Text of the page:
I have just finished reading Ed Verosky’s e-book, in which Ed offers sound advice based on his experiences for pro and semi-pro photographers wishing to start in, or expand upon boudoir photography.
It’s not a huge book (44 pages, approximately 50% text) but it is well written and not at all tiresome to read. The advice offered and tips given are largely common sense and many could, I’m sure, be found on the Internet with some judicious Googling. Some of the tips may even seem a little obvious to some photographers, perhaps.
However, I have to say I really enjoyed reading this book and I feel Ed has done a solid job of taking all the things you would learn for yourself over a few sessions and distilling them into a nicely filtered cup of knowledge. It’s clear (from my personal experiences) that Ed has done this, learned the lessons and sorted the most important bits into an expanded checklist to save the rest of us some time.
What Is Boudoir?
“First, let’s define what boudoir photography is, for the purposes of this book.
Boudoir might easily be classified as a subset of glamour photography. Both genres generally feature a female subject with an emphasis on sensual, sexy, and flirtatious looks and poses.
But while glamour photos tend to feature women in sexy outfits, exaggerated poses, and slightly unrealistic situations, boudoir is more about lingerie, seduction, and relatively plausible scenarios.”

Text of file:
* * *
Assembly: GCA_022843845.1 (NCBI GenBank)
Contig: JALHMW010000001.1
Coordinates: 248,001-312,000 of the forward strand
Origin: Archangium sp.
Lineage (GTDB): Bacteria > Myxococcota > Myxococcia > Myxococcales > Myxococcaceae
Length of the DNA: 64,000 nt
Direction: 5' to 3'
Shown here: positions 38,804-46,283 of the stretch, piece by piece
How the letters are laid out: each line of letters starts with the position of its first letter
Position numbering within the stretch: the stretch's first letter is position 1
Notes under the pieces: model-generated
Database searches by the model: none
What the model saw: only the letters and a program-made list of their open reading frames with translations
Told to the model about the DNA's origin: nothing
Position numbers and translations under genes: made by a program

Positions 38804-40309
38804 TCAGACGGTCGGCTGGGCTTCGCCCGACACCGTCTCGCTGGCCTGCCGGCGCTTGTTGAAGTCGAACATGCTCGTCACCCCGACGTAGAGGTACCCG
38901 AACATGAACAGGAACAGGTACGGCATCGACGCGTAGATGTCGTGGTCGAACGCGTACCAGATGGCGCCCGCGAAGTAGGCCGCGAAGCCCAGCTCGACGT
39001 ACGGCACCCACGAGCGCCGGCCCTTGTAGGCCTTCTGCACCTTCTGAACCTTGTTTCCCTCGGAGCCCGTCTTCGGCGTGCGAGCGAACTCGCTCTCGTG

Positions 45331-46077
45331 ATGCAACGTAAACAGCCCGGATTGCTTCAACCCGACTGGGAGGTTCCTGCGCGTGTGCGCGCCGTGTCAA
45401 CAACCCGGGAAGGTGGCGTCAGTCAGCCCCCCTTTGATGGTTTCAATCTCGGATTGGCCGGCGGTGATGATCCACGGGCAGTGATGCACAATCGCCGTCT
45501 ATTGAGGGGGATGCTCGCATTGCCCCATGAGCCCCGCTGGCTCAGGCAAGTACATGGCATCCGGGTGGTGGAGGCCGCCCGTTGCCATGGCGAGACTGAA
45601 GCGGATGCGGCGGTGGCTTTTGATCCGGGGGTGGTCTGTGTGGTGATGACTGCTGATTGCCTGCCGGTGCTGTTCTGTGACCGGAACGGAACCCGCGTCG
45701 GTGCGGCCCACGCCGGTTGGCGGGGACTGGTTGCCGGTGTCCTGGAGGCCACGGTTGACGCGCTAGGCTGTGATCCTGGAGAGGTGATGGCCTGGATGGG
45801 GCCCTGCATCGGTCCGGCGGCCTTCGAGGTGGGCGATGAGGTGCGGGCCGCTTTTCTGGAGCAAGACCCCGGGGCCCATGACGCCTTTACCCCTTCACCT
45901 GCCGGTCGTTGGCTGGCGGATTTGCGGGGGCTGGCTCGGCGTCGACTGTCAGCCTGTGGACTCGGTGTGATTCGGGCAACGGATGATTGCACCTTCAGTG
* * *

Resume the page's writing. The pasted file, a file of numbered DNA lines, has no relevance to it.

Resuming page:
Ed keeps it all pretty simple and not at all patronizing. He assumes you already know how to use your gear – the book is really about the communication between you and your client.
“Good communication is probably the single most important factor when it comes to making your client happy with the entire photo shoot experience. It is the foundation for everything from building rapport, to sharing expectations and goals for the pictures, to keeping things fun and productive during the shoot.”
The book is well illustrated with Ed’s photographs, including three pages of posing examples to be printed and shown to the client for ideas of what she might like or as inspiration during the shoot.
There is also a couple of sample checklists which, if you are like me and find starting these kinds of things difficult, will get you on the right road quickly. It’s usually a lot quicker to amend than creat from scratch.
Available from Ed’s website as a downloadable PDF, the cost is $9.95 (that’s USD – about £6.75 at time of writing). Is it worth the price? If you are semi-pro and have little or no experience of studio portraiture of any kind, then without a doubt. The time it could save you in terms of preparation also makes it a fair price; depending on your hourly rate, how many minutes do you need to save to cover seven quid (or ten bucks)?
Perhaps the most significant outcome of Ed’s book for me, is the side effect that I am now seriously thinking about advertising boudoir photography as a service.